Payette Brewing Co. is kicking off 2017 with a can-do attitude.
The Boise brewery at 733 S. Pioneer St. has unveiled a new year-round canned beer, Recoil IPA. Sold in six-packs and on tap, it’s a tasty, modern alternative to Rustler IPA, Payette’s flagship product.
Old-school diehards might recoil in horror at the prospect. Like, why create an in-house competitor to Payette’s popular Boise classic?
Because tastes change. Payette introduced Rustler, originally called Outlaw, at the start of the decade. Idaho’s largest brewery now distributes beer in seven states. When Payette started trucking beer into Seattle in early 2016, feedback made it clear that a different IPA might better serve a contingent of the region’s palate.
“Rustler is a lot more balanced IPA,” Payette Brewing founder Mike Francis says. “You might even call it malty. Whereas, Recoil is very hop forward. Five years ago, almost six years ago when we opened, Rustler was a pretty hoppy IPA. Now it’s definitely more on the malty side of the IPA spectrum.”
Crafted with Citra, Calypso, Eureka and Mosaic hops, Recoil initially was brewed in one 60-barrel batch and sold on tap last summer. It’s brighter and more floral than Rustler. Recoil clocks in at 80 IBU (International Bitterness Units) and 6.5 percent ABV (alcohol by volume). The nose is like a stroll through a botanical garden. The taste lands squarely in that Northwest hop-junkie wheelhouse, but it’s certainly not over the top.
I prefer Recoil over Rustler. Call me a sheep for enjoying this style of IPA, but I’m a sheep that grazes in hop fields.
So what’s up with that name: Recoil? Think firearms. “Just like a gun recoil, this beer leaves you with a kick of flavor,” explains Paige Coyle, Payette’s marketing director.
That said, I would not recommend shotgunning Recoil.
Incidentally, Rustler fans need not worry. Payette’s most widely distributed beer isn’t about to play second fiddle to its new cousin. You’ll still see Rustler everywhere. “It does great for us here in Boise,” Francis says, “and continues to.”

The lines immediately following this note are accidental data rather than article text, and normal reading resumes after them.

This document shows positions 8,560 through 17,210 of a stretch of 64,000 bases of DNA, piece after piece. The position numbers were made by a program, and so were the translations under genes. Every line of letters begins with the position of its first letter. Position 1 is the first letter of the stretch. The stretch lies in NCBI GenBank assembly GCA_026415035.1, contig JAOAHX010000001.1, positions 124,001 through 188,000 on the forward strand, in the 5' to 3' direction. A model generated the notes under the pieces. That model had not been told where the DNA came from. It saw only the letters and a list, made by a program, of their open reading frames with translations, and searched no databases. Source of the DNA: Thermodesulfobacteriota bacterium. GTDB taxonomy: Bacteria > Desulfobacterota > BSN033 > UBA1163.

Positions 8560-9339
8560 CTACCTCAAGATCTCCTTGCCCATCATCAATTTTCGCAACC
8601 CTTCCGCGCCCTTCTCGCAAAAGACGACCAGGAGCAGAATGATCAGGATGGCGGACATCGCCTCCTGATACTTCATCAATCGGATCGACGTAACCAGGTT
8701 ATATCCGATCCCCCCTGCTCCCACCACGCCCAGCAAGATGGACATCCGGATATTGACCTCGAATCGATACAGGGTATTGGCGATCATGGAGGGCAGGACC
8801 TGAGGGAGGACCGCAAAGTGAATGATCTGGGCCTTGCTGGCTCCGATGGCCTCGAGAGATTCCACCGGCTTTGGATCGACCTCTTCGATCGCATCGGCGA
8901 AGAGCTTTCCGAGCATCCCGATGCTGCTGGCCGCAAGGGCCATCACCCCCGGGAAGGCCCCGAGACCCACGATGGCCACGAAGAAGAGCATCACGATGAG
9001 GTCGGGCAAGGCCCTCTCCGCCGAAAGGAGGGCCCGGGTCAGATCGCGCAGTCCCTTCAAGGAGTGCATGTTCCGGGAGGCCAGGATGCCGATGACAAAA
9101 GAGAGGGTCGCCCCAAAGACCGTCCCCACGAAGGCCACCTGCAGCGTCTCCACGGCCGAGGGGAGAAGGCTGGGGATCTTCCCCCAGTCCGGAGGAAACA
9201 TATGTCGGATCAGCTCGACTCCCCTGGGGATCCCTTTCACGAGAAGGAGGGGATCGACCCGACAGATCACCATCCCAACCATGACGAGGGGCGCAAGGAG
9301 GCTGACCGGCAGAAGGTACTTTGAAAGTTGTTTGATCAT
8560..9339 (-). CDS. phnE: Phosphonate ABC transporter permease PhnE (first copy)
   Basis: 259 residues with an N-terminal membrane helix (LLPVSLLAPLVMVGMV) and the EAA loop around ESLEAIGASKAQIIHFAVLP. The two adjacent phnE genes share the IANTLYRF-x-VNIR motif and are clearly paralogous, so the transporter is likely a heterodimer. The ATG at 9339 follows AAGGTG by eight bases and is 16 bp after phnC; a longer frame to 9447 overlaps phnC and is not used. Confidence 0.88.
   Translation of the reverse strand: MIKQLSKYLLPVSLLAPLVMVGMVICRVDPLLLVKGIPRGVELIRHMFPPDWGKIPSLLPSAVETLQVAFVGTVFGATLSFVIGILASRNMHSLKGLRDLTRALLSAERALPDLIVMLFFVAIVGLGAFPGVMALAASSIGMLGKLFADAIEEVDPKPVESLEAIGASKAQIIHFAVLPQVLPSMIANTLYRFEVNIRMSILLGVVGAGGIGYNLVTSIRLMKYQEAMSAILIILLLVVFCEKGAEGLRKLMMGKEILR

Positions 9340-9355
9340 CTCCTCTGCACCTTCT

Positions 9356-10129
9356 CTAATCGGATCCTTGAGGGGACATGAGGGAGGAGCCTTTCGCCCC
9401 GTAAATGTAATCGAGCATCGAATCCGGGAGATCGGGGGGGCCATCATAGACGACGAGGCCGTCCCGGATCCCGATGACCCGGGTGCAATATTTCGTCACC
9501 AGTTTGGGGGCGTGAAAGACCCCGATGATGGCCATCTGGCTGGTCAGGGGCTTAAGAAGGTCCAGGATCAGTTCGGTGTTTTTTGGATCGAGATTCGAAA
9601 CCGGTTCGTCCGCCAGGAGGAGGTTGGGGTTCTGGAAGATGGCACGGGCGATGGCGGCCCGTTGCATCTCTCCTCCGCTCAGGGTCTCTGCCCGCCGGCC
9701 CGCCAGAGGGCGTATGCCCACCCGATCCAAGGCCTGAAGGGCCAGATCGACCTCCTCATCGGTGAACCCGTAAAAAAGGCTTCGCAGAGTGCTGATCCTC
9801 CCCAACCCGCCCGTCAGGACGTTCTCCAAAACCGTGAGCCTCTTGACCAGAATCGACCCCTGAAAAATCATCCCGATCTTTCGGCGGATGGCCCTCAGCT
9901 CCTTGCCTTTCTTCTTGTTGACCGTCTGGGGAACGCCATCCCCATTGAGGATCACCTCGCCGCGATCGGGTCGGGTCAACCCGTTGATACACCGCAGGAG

Another new Payette beer
Recoil is one of three canned beers that Payette plans to push heavily in 2017. The other two are Blood Orange Rustler IPA (watch for new 24-packs this month at Costco) and Rodeo Rye Pale Ale.
A popular seasonal beer until now, Rodeo Rye was recently deemed a year-rounder. Meanwhile, Payette Pale Ale is officially on hiatus.
Newcomer High Side American Wheat Ale will take Rodeo Rye’s place in the seasonal rotation. It’s being sold in sixers, twelve-packs and on tap from January through March.
Along with Payette’s head brewer, Ian Fuller, Francis had never been completely satisfied with his wheat beer recipes. “We kind of gave up on wheat beers,” Francis admits.
Then Payette brewer Darrin Goodrich delivered High Side. It’s refreshing and quaffable with a pleasant, grainy sweetness in the distance. Not a fan of wheat beers? Try it, anyway. I was surprised to find myself popping a second can. And why not? At 5.3 percent ABV, High Side is appropriate for repeat performances. And apparently, river rafting, based on the label.
More Idaho beers in cans, bottles
Edge Brewing Co., 525 N. Steelhead Way in Boise, recently start offering two beers in 12-ounce cans. You’ll find sixers of former summer seasonal Hopkiss Dry Hopped Session Ale (5 percent ABV, 25 IBU) — now a year-round beer — and Obligatory Double IPA (9.2 percent ABV) at area stores such as Whole Foods, Boise Co-op and Trader Joe’s.
Victor’s Grand Teton Brewing will introduce its new Teton Range IPA (6.5 ABV, 62 IBU) in 12-ounce bottles starting in March. Grand Teton also is retiring three beers: Trout Hop Black IPA (in May), Howling Wolf Weisse Bier (in September) and Snarling Badger Berliner Weisse (a summer seasonal to be replaced by a new sour). I’ll miss that Badger.
Founders comes to Idaho
Grand Rapids, Michigan-based Founders Brewing Co. will start distributing its beers in Idaho next month.
Watch for Founders kickoff events in mid-February, including a tap invasion from 5 to 8 p.m. Feb. 17 at Whole Foods’ upstairs River Room.
The first beer I hope to grab is a four-pack of Founders Breakfast Stout. A monstrous, big-bodied double stout brewed with flaked oats, chocolate and coffee, it’s rich, delicious — and 8.3 percent ABV, so go easy.
The unforgettable label on the bottle shows a bib-wearing baby hungrily gobbling up a bowl of oatmeal. So wrong yet so right.
Whole Foods stout sale
Whole Foods, 401 S. Broadway Ave. in Boise, will hold a beer sale Jan. 13-15. All porters, stouts and winter beers will be 20 percent off. Uh-oh, time to take out a second mortgage, right? I’m planning to limit my purchases using calculations based on credit-card interest rate versus ABV. I’ll let you know when I’ve perfected my formula.